According to Monica Johnson, manager of corporate recruiting at Cox Communications, achieving diversity and inclusion is particularly crucial as the baby boomers age and more workers retire. “There will be a shortage of people—the talent crisis is just around the corner,” Johnson warns, adding that employers must also provide room for growth if they are to retain hires more interested in moving up the ranks.
BET's Cooley agrees. “There is a war for talent,” she says, noting that the Internet side of the business is hyper-competitive because every business is seeking people for that field. “It's important to identify opportunities for the new generation throughout their career, to show them a path where they can achieve.”
For many companies, diversity extends to outside suppliers, as they look to hire vendors that are female- or minority-owned. “You tend to reach for the list or pool you have worked with before; you reach into your life's Rolodex,” McConkey says. “You have to take some chances—not because they won't be as good, but because you have to break your habits while you're trying to get stuff done. You have to just let the pile of work get a little taller.”
Still, the big challenges and greatest opportunities for enduring change within the industry are in the areas of staff hiring and executive-level promotion. Progress has been made, says Kathy Johnson, president of NAMIC, at least in terms of hiring. But while the industry is roughly on par with employment patterns in lower and middle-level positions, diversity isn't as evident near the top.
So much remains to be done: Johnson says Hispanics are still under-represented and that the representation is much slower in coming at the senior management level, especially at senior VP and above. “That is our concern,” she says.
NAMIC started an executive leadership program at UCLA in 2001 to help workers develop business acumen and aid them in overcoming cultural barriers. Nearly a third of those who have come through the program received promotions and greater levels of responsibility, Johnson says.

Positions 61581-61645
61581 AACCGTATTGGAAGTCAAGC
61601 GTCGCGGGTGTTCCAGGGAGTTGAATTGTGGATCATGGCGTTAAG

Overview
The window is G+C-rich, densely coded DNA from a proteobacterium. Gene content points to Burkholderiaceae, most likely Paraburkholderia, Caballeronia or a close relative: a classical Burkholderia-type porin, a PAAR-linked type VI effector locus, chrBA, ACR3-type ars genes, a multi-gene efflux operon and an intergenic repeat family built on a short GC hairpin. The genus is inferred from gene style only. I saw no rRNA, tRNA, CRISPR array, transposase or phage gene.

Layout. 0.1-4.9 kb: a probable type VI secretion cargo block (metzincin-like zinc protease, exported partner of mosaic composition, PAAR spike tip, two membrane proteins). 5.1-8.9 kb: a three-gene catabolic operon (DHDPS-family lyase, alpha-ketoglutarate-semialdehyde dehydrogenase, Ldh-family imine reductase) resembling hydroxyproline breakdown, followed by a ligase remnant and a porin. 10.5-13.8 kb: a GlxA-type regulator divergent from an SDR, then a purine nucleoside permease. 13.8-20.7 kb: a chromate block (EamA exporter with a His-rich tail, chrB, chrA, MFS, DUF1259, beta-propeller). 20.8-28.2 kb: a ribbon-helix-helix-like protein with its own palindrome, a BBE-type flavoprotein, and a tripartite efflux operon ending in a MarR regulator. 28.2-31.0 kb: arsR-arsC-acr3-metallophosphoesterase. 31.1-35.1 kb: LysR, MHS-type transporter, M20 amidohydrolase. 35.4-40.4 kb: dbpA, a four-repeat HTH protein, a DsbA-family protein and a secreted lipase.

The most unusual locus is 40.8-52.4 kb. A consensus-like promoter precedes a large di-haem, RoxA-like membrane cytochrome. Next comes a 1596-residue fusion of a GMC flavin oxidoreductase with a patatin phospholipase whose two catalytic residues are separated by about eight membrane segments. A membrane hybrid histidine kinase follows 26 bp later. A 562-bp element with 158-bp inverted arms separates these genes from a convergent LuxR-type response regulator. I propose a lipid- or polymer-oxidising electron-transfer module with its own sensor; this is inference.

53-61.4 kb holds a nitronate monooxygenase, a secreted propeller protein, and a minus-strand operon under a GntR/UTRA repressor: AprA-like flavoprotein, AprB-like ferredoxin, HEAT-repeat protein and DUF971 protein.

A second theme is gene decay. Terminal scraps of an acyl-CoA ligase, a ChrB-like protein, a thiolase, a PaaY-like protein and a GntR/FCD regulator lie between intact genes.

She acknowledges that one major issue is that there simply aren't that many top-level positions around, and those tend to have less turnover. And, as Cox Communications' director of people services Sheila Stallings points out, this is an issue facing every industry.
Women, by and large, have fared better than minorities, making gains in traditionally male-dominated positions like chief financial officer—though information-technology, engineering and other technical jobs still skew heavily male.
“It is a challenge finding enough women in technical areas,” McCluskey says. But Charter has taken a new approach—last month it started targeting returning female veterans, who will have training in these areas. Charter is also reaching out to disabled veterans of either sex, while Discovery is seeking veterans trained in technical jobs as a way of attracting minorities.
Although most diversity and inclusion efforts these days focus on executive roles, network executives agree that on-air diversity is crucial. “It helps with recruiting,” McConkey says, since potential employees are viewers first. “That's our brand—what you see on the air says something about what you'll see here.”